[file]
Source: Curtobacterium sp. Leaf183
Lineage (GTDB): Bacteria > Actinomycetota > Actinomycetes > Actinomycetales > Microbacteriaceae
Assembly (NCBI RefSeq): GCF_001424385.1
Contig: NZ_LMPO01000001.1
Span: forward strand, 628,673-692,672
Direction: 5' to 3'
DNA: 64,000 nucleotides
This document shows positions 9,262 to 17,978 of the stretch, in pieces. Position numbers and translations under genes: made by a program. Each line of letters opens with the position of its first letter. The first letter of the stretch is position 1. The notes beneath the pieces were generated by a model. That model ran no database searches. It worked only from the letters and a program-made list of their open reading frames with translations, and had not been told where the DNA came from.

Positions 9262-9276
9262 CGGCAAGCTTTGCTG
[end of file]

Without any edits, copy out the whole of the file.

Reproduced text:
Source: Curtobacterium sp. Leaf183
Lineage (GTDB): Bacteria > Actinomycetota > Actinomycetes > Actinomycetales > Microbacteriaceae
Assembly (NCBI RefSeq): GCF_001424385.1
Contig: NZ_LMPO01000001.1
Span: forward strand, 628,673-692,672
Direction: 5' to 3'
DNA: 64,000 nucleotides
This document shows positions 9,262 to 17,978 of the stretch, in pieces. Position numbers and translations under genes: made by a program. Each line of letters opens with the position of its first letter. The first letter of the stretch is position 1. The notes beneath the pieces were generated by a model. That model ran no database searches. It worked only from the letters and a program-made list of their open reading frames with translations, and had not been told where the DNA came from.

Positions 9262-9276
9262 CGGCAAGCTTTGCTG